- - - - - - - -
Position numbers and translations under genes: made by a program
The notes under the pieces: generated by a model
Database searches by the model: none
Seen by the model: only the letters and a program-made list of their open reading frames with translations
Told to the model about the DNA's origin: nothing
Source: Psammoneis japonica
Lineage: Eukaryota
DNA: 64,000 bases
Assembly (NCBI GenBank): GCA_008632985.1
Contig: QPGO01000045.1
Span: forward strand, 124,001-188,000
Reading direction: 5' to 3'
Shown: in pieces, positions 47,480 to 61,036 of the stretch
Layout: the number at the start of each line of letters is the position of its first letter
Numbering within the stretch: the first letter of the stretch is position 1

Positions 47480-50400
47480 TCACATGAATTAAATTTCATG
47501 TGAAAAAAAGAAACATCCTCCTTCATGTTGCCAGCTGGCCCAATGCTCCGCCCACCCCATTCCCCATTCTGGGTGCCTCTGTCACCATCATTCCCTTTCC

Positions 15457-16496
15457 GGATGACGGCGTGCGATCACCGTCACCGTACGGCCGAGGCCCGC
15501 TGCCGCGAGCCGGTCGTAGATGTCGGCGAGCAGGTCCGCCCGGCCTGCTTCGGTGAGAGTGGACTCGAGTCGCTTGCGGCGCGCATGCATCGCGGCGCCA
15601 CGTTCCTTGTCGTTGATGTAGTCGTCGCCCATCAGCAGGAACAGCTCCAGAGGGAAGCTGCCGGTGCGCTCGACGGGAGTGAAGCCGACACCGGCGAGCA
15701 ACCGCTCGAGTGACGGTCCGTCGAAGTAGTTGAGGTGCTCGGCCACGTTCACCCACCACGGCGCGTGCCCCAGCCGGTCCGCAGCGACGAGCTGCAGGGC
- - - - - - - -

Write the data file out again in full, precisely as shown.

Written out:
Position numbers and translations under genes: made by a program
The notes under the pieces: generated by a model
Database searches by the model: none
Seen by the model: only the letters and a program-made list of their open reading frames with translations
Told to the model about the DNA's origin: nothing
Source: Psammoneis japonica
Lineage: Eukaryota
DNA: 64,000 bases
Assembly (NCBI GenBank): GCA_008632985.1
Contig: QPGO01000045.1
Span: forward strand, 124,001-188,000
Reading direction: 5' to 3'
Shown: in pieces, positions 47,480 to 61,036 of the stretch
Layout: the number at the start of each line of letters is the position of its first letter
Numbering within the stretch: the first letter of the stretch is position 1

Positions 47480-50400
47480 TCACATGAATTAAATTTCATG
47501 TGAAAAAAAGAAACATCCTCCTTCATGTTGCCAGCTGGCCCAATGCTCCGCCCACCCCATTCCCCATTCTGGGTGCCTCTGTCACCATCATTCCCTTTCC

Positions 15457-16496
15457 GGATGACGGCGTGCGATCACCGTCACCGTACGGCCGAGGCCCGC
15501 TGCCGCGAGCCGGTCGTAGATGTCGGCGAGCAGGTCCGCCCGGCCTGCTTCGGTGAGAGTGGACTCGAGTCGCTTGCGGCGCGCATGCATCGCGGCGCCA
15601 CGTTCCTTGTCGTTGATGTAGTCGTCGCCCATCAGCAGGAACAGCTCCAGAGGGAAGCTGCCGGTGCGCTCGACGGGAGTGAAGCCGACACCGGCGAGCA
15701 ACCGCTCGAGTGACGGTCCGTCGAAGTAGTTGAGGTGCTCGGCCACGTTCACCCACCACGGCGCGTGCCCCAGCCGGTCCGCAGCGACGAGCTGCAGGGC